Camping on Lady Musgrave Island, a coral cay on Australia’s great barrier reefs was one of the wonderful experiences we had during our visit to Australia. I often look back and remember the peace and tranquility that our trip to the Barrier Reef brought us. I have yet to share it on my blog. So, after enjoying writing last weeks #TBT post, I’ve decided to carry on a weekly series. Each week, I’m catching up on the travel tales which I’ve yet to write down, and sharing the photos which would otherwise sit on my hard drive…
Our visit to Lady Musgrave Island was way back in 2006 during our RTW trip. Neither Darren or I had heard of the Island until we rocked up to Bundaberg in our Wicked Camper. We had no plans for our trip, so decided to book the boat and spend a few nights on the Great Barrier Reef.
Forming part of the Capricornia Cays National Park, Lady Musgrave Island has no fresh water, and only a composting toilet. You need to be entirely self sufficient to camp, taking everything you need with you, and leaving no trace when you go. We deconstructed the camper, taking the large water container, gas cooker and ice box along with our comfy sleeping bags and nice new tent. We also made sure we had strong enough arms for goon, snorkels and books. With only a handful of other campers, no electricity and the ability to walk the perimeter in 30 minutes, we were in for a relaxing few days.
Arriving on Lady Musgrave Island
Leaving the Town of 1770, the boat to the Island was actually pretty choppy and the journey is the first time I ever remember getting seasick. I found this photo of me smiling on the boat – others don’t look so happy.
Although Lady Musgrave Island is a tourist attraction, with many day-trippers driving from the mainland, I don’t remember seeing many other people after we were dropped on the island. We set up camp in the designated camp site. There were a couple of other tents, but they were far enough from us to feel we had landed on a desert island.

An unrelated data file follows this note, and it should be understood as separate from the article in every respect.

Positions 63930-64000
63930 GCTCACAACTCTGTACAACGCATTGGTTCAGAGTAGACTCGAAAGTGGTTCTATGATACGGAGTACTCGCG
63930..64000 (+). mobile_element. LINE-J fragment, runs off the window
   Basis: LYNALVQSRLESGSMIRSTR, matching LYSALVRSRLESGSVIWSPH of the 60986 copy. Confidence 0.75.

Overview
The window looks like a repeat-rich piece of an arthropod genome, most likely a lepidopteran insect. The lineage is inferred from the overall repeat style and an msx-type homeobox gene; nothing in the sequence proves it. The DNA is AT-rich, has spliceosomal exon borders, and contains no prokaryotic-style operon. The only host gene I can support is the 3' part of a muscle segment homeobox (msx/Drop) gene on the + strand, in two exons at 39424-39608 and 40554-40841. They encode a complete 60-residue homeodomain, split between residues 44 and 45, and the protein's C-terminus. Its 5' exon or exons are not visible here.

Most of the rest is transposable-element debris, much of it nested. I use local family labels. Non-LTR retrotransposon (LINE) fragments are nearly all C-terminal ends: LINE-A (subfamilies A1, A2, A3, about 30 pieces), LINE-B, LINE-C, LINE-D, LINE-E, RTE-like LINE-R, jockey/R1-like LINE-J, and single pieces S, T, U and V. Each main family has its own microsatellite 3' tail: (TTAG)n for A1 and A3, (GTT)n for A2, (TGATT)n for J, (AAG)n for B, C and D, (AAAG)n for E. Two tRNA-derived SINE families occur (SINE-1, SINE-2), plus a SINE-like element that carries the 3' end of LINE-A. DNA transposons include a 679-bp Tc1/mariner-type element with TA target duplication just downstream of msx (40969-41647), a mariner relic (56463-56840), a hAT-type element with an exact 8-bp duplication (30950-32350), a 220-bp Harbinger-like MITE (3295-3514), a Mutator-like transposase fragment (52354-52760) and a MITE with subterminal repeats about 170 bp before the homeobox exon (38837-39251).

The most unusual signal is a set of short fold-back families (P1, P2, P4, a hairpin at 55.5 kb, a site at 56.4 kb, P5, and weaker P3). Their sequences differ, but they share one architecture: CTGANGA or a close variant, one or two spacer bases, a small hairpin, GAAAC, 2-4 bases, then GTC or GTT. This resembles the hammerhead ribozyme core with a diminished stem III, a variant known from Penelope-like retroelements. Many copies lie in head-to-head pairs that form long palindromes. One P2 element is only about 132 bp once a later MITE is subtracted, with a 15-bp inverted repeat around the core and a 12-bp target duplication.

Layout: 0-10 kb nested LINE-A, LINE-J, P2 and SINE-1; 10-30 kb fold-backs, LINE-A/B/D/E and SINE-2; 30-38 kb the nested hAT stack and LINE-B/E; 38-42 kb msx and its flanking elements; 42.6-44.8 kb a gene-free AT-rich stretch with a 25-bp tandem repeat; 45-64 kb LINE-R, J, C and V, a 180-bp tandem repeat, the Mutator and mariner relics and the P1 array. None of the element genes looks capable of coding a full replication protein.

Our time on Lady Musgrave Island was as expected. With the pick of the coral covered beach to stop on we found plenty of time to sit and watch the world go by.
We had hours to make use of the new hammocks, and indulge in our new found love of the Dan Brown books. I am sure we never posed this photo.
Whilst I stayed on dry land, Darren went snorkelling. I love this photo. It looks like something out of bay watch!
Wildlife on Lady Musgrave Island
With a lack of technology (which to be fair was still in its basic form back in 2006) we had lots of time to appreciate the scenery. There is a lot of wildlife on Lady Musgrave Island. Despite our fairly naff digital cameras, we practiced taking photos of the multitude of birds who live on the Great Barrier Reef.
With our visit at the end of turtle hatching season, we were lucky to be able to watch some babies making their way to the ocean. Only a very small percentage make it to the ocean and live into their adult years, so we helped this little fella on his way.
We soon learnt however that you can’t mess with nature. After he reached the water a big fish came ashore and gobbled him up. I feel bad to this day that our turtle didn’t make it to see what the 22nd century has to offer. He did at least feel water, and not pass out on the way. (Equally, he could be she)
Incredible Sunsets on Lady Musgrave Island
We had plenty of time to sit with a glass goon and watch the incredible sunsets as the day came to a close. Its’s difficult to appreciate being somewhere where light pollution doesn’t exist.
In the evenings, lit with an oil lamp, we enjoyed a typical campers fare of beans and pasta. One afternoon, our fellow campers shared their catch of the day with us – the most humongous fish. As they chopped some fillets off for us, the fish was still moving. I doubt we will eat fresher fish again.
After a wonderful stay, we packed up our camping gear and waited for the speedboat back to the mainland. We later found ‘home’ in the shape of the Bert Hinkler Memorial House, which was moved from our hometown of Southampton to Bundaberg, the birthplace of the Australian Lone Eagle!
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